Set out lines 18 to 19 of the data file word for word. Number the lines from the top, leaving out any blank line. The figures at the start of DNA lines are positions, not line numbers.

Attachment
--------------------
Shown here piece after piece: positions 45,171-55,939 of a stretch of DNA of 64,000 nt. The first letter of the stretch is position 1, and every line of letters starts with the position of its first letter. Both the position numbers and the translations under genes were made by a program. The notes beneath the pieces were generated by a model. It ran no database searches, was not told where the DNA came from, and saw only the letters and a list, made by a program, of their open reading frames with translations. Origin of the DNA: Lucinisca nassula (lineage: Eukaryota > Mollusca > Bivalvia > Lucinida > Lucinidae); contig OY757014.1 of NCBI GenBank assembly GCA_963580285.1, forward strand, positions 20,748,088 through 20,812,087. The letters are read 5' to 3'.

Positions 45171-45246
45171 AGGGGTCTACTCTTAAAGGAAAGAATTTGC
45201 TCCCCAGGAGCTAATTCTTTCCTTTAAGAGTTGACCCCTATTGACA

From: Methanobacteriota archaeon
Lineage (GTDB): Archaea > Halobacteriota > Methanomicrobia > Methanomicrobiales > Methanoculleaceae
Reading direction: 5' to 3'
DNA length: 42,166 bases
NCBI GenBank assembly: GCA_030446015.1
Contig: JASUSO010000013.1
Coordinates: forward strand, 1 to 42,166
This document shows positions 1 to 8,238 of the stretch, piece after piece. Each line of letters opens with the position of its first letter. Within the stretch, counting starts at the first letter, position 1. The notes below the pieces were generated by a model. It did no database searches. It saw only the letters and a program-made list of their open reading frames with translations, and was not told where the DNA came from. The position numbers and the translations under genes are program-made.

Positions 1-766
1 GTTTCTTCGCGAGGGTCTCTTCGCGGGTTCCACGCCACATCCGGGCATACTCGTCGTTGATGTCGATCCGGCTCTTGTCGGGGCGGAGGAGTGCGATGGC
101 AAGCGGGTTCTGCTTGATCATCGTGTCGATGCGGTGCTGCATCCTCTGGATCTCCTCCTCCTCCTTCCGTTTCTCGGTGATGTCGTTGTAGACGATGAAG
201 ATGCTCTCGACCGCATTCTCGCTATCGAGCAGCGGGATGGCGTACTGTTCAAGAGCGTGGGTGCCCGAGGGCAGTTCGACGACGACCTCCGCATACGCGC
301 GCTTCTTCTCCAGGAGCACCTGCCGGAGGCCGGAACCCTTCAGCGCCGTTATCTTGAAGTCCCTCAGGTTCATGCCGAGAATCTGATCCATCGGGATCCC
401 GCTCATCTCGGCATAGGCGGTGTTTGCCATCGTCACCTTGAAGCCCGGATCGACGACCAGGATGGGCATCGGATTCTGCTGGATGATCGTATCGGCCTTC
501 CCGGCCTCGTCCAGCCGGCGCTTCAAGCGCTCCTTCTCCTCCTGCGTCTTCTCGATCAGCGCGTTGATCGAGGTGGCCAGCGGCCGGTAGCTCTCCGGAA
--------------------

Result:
401 GCTCATCTCGGCATAGGCGGTGTTTGCCATCGTCACCTTGAAGCCCGGATCGACGACCAGGATGGGCATCGGATTCTGCTGGATGATCGTATCGGCCTTC
501 CCGGCCTCGTCCAGCCGGCGCTTCAAGCGCTCCTTCTCCTCCTGCGTCTTCTCGATCAGCGCGTTGATCGAGGTGGCCAGCGGCCGGTAGCTCTCCGGAA